Her life was over.
Madison couldn’t believe this was happening. Not to her. She was good at her job. Maybe she’d misunderstood her boss’s words.
“What do you mean, I’m being let go?” Madison said in a raw voice.
Joanna stared at her hands for a moment and then lifted her gaze. “I have to fire you, Miss Fairbanks.”
Fire her? Somehow that sounded much worse than being let go.
“Why?” she asked. She was so utterly shocked that her face tingled. Her heart raced out of control. She doubted her knees would support her if she stood up from the scratchy, wool-upholstered chair beneath her. “I’m good at my job. I’m a good employee. Why would you fi—let me go?”
Joanna’s dark eyes shifted to her desk calendar, and she rubbed a finger along its smudged edge. “It’s been brought to my attention that you’ve been sleeping with a client.”
Madison’s breath came out in a whoosh. She couldn’t deny it—it happened to be true. But how did Joanna know about her relationship with Sole Regret’s lead guitarist? She’d been careful to keep their involvement hidden from everyone at work. Hell, her parents didn’t even know she was seeing him.
“In your office,” Joanna added.
Madison couldn’t deny that either. Who had found out? Who had tattled on her? Had they been overheard? She’d been really careful about that too, keeping her cries of pleasure locked inside.
“Do you deny it?” Joanna pressed.
Madison was a bad liar, but if lying meant keeping her job . . . She loved her job.
But she loved Adam more.
“Do you have proof?” Madison asked, her stomach twisted in a knot.
Madison lowered her eyes to stare at the photograph on Joanna’s desk. The woman’s pet collies seemed to be smiling at her. She fixed her gaze on the dogs as she struggled to find her rational mind.
“This is my first offense,” she said calmly. “And Adam no longer comes here for therapy. Perhaps an unpaid leave of absence would be more reasonable.”
“I’d rather dismiss you now. Before your habit causes irreparable damage to our reputation.”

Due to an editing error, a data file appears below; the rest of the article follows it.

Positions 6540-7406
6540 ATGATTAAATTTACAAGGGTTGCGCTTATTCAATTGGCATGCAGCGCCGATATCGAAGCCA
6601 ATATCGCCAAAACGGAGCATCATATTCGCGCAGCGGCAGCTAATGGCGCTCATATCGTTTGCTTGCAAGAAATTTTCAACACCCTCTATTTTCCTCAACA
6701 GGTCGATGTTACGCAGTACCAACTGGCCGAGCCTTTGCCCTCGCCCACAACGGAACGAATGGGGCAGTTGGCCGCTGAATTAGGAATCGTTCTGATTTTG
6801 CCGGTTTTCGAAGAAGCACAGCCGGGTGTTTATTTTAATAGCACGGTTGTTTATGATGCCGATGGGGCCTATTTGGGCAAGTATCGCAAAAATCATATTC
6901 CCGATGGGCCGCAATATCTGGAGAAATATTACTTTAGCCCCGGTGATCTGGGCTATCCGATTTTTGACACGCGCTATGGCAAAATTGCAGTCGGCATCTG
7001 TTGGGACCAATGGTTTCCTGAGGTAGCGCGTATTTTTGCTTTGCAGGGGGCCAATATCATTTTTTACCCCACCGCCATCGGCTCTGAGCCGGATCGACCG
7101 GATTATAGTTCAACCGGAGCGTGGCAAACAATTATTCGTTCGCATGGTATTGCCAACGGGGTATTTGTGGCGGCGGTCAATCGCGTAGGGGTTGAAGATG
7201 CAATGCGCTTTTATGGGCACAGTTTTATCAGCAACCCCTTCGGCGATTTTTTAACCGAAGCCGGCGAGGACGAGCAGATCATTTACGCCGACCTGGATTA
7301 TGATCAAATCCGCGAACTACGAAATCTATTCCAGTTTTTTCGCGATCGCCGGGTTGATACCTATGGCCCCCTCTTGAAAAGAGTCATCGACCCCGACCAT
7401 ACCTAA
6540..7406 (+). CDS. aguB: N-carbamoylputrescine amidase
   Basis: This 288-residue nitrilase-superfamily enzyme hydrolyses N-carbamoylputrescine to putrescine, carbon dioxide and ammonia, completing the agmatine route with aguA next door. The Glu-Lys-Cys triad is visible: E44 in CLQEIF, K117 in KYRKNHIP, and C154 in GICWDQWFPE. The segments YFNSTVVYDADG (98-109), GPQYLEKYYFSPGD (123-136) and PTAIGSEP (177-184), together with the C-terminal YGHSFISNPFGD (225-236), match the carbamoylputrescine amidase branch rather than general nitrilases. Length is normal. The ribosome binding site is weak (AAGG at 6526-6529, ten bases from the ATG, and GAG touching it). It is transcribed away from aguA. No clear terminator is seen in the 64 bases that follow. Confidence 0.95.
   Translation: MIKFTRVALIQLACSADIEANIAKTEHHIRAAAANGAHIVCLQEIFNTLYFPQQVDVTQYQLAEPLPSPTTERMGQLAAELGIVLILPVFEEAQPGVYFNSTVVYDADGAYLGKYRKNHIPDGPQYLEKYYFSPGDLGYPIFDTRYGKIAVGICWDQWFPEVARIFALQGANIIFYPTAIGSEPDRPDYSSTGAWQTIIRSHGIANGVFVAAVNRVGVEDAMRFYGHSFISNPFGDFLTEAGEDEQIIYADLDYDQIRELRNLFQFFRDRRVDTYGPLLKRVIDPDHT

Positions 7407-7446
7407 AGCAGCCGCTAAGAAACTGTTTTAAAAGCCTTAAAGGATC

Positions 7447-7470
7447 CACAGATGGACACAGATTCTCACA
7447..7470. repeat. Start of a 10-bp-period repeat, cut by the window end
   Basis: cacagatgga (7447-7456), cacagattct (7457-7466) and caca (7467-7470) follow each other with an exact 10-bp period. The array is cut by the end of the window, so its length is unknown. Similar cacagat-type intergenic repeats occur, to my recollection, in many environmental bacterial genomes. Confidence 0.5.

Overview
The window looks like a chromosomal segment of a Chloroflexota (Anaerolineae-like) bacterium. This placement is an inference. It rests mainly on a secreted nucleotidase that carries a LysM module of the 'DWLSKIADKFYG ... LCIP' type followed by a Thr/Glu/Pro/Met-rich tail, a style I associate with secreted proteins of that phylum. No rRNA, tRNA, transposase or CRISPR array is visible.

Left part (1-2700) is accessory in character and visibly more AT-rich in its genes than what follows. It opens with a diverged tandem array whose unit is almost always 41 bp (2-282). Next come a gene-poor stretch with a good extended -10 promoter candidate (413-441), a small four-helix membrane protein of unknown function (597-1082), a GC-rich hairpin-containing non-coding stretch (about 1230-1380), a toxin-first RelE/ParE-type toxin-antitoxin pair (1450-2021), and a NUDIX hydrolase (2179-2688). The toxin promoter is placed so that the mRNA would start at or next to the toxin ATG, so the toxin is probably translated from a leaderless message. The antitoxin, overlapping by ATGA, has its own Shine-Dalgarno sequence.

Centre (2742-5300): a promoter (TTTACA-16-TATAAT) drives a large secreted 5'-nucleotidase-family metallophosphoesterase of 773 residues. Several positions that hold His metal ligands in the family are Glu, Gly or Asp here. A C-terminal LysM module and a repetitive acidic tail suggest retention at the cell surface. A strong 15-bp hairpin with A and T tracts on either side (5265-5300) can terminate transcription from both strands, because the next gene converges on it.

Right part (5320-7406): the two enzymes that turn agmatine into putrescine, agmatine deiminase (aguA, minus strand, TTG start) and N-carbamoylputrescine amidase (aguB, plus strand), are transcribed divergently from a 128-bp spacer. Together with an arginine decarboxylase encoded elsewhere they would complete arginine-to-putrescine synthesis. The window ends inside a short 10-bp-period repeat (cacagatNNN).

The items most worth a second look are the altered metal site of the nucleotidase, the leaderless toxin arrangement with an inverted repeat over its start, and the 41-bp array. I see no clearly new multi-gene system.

Her habit? She didn’t have sexual relationships with clients—Adam being the exception.
“I made the mistake of falling in love with a client,” she said. “I admit it.”
“And what should you have done about it?”
Madison closed her eyes. She knew what she should have done. She’d even started the process, before deciding it wasn’t right for Adam the addict, even if it would have protected Adam her lover.
“I should have referred him to a different counselor,” she said. “But he was finally making real progress in his treatment, and I knew that dropping him on someone else would have sent him back to square one. He isn’t someone who opens up easily. It took me months to get him to even talk to me.”
“Yes, you should have referred him to another counselor.” Joanna reached for a pen and tapped the end of it repeatedly on her desk. Madison fought the urge to yank it out of her hand and toss it across the room. “Your other option would have been keeping your legs closed.”
Madison stiffened and her jaw hardened. What? She could not believe Joanna would say something so insulting to an employee. Ex-employee, Madison reminded herself.
“Unless you’re willing to give up seeing this man—”
“I’m not,” she blurted out.
“Then I really have no other alternative. You’re a nice girl, Miss Fairbanks. It’s just too bad that you fell prey to the wrong sort of man.”
Madison scowled. Why did everyone always assume that she was a victim and Adam was some bad guy? “He’s a good person. Just—”
“Misunderstood?” Joanna raised an eyebrow at her.
“Well, everyone makes mistakes,” Joanna said. “Too bad this one had such disastrous consequences for your career. I wish you well, Miss Fairbanks. Dionne will help you clear out your office.”
Madison sprang from the chair, unable to listen to another word this woman had to say about her or about Adam. Her knees no longer wobbly, she stormed out of Joanna’s office and burst into her own much smaller workspace. She was too angry to beg to keep her job now. How dare anyone make assumptions about Adam? He was not a mistake. He was the best thing in her life. She would never choose a job over him.
Dionne entered her office carrying several empty boxes and wearing an unreadable expression. Had she been the one who’d told Joanna? As the common receptionist, Dionne knew the comings and goings of the counselors and clients more than anyone in the office. Maybe she knew far more about Madison’s comings than she’d let on.